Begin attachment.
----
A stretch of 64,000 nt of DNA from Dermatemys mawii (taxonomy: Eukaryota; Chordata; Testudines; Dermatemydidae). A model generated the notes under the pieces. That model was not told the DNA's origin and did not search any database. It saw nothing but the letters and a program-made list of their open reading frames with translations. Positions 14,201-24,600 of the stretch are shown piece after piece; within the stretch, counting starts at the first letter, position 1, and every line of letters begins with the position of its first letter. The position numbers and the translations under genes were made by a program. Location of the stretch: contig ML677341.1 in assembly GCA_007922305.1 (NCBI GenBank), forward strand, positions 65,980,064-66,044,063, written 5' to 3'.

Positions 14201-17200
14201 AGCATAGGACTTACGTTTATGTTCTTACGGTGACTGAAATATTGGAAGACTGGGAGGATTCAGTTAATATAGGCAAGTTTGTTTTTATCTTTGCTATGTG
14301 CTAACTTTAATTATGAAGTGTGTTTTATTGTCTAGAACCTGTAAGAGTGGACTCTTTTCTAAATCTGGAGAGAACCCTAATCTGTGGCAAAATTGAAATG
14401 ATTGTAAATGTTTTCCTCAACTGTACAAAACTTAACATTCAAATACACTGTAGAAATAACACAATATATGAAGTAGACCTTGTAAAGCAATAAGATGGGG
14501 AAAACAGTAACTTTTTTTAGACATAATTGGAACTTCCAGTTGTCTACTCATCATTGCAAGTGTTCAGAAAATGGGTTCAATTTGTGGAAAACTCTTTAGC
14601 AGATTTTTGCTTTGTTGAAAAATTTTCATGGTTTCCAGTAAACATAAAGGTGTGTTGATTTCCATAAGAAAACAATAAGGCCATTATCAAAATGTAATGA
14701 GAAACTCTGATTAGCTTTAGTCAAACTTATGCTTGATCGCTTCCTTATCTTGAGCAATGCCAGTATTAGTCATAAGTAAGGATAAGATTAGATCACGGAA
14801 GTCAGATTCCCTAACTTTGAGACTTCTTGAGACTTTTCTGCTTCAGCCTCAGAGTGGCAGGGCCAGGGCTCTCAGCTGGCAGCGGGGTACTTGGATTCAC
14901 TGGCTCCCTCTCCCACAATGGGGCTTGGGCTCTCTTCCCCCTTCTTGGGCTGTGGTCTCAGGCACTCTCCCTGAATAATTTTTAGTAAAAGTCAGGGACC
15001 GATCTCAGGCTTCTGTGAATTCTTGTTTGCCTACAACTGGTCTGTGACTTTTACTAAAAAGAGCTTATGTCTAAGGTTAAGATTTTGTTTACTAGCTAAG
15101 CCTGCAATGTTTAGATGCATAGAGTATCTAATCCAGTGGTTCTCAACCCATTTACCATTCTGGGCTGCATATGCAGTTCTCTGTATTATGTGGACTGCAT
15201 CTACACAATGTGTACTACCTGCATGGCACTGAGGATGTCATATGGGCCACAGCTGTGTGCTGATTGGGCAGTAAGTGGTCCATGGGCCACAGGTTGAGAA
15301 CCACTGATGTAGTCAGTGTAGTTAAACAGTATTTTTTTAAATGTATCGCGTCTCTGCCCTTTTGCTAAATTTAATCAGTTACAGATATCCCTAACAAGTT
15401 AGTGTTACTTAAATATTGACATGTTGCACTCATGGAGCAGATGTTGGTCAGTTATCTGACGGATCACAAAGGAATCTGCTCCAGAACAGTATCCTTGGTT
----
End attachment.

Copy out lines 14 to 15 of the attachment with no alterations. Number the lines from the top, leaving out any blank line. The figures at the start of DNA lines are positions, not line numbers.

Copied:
15301 CCACTGATGTAGTCAGTGTAGTTAAACAGTATTTTTTTAAATGTATCGCGTCTCTGCCCTTTTGCTAAATTTAATCAGTTACAGATATCCCTAACAAGTT
15401 AGTGTTACTTAAATATTGACATGTTGCACTCATGGAGCAGATGTTGGTCAGTTATCTGACGGATCACAAAGGAATCTGCTCCAGAACAGTATCCTTGGTT